A tribute to and a lament for Marshall McLuhan.Â Five days a week, Tuesday through Saturday,Â I present one of McLuhanâ€™s observations and talk about its relevance today.Â 300 ideas. 300 days.Â 300 posts.
Marshall McLuhan (1964, age 52).Â Of course, itâ€™s obviousÂ â€¦
â€śWhen the movies came, the entire pattern of American life went on the screen as a nonstop ad.Â Whatever any actor or actress wore or used or ate was such an ad as had never been dreamed of.Â â€¦ The result was that all ads in magazines and the press had to look like scenes from a movie.Â They still do.Â But the focus has had to become softer since TV.â€ť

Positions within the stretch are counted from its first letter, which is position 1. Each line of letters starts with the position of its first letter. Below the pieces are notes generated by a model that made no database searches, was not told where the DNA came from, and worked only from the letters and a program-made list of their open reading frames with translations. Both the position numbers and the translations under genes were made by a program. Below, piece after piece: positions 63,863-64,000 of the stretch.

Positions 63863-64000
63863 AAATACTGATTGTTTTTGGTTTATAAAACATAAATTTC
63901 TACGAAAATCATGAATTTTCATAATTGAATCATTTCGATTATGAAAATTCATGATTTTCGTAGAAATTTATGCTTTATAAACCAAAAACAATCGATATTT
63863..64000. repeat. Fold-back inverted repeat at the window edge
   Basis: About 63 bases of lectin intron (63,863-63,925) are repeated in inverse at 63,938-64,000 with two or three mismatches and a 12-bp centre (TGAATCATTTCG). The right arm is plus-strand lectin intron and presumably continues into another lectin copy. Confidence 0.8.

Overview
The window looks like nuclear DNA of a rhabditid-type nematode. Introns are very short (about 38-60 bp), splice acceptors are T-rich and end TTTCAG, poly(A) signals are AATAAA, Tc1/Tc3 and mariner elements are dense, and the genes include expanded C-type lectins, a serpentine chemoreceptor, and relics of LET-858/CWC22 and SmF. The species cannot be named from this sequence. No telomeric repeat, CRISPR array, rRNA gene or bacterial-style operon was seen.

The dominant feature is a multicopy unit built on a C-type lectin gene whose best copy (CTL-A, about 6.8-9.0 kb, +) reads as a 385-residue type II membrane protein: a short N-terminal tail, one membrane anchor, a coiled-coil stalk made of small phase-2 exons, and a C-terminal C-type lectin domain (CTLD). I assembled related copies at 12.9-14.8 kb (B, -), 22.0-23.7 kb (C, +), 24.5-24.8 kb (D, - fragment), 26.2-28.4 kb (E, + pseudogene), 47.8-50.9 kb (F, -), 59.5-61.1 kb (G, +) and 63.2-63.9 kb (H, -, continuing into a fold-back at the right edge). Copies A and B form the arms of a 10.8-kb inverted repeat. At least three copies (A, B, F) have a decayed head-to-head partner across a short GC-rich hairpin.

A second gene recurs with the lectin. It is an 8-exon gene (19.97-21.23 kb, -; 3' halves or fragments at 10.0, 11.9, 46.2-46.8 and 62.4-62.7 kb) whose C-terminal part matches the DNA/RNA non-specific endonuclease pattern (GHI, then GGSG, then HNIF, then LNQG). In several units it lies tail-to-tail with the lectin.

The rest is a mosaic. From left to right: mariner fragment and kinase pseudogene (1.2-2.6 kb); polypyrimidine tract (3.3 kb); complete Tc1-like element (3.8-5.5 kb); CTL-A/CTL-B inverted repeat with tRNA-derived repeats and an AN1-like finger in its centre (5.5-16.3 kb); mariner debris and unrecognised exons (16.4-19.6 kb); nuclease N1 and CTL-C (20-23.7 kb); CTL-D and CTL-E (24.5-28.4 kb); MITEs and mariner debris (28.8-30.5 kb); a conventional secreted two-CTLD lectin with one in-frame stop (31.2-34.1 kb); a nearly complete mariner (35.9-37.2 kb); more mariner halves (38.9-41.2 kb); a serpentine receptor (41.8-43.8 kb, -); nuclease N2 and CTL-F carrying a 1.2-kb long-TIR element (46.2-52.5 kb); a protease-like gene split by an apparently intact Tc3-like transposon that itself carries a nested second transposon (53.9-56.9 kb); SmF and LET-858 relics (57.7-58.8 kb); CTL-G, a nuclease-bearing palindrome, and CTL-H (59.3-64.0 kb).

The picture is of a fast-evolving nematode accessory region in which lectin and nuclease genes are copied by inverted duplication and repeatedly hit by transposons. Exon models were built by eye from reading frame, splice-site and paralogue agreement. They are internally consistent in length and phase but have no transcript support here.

Me (October, 2010, age 58). Yes or no?
Today the focus has softened so much that the ad has been re-woven into the movie.Â Itâ€™s called â€śproduct placement.â€ťÂ Instead of Clark Gable taking off his shirt to reveal an undershirt and everyone runs out to buy one, and the movie makers are surprised, Brad Pitt opens the fridge and guess whatâ€™s sitting there â€“ a coke.Â And what do you order later on at the refreshment stand because youâ€™re feeling thirsty?Â A coke.
And nobodyâ€™s surprised, least of all the movie makers who charged Coca Cola a sizable fee for cokeâ€™s appearance in the scene.Â Despite its historical roots in the movies not everyone is a fan of product placement.Â The director John Lynch for example:
Cordially, Marshall and Me
Marshall McLuhan, Understanding Media, 1964, p. 231.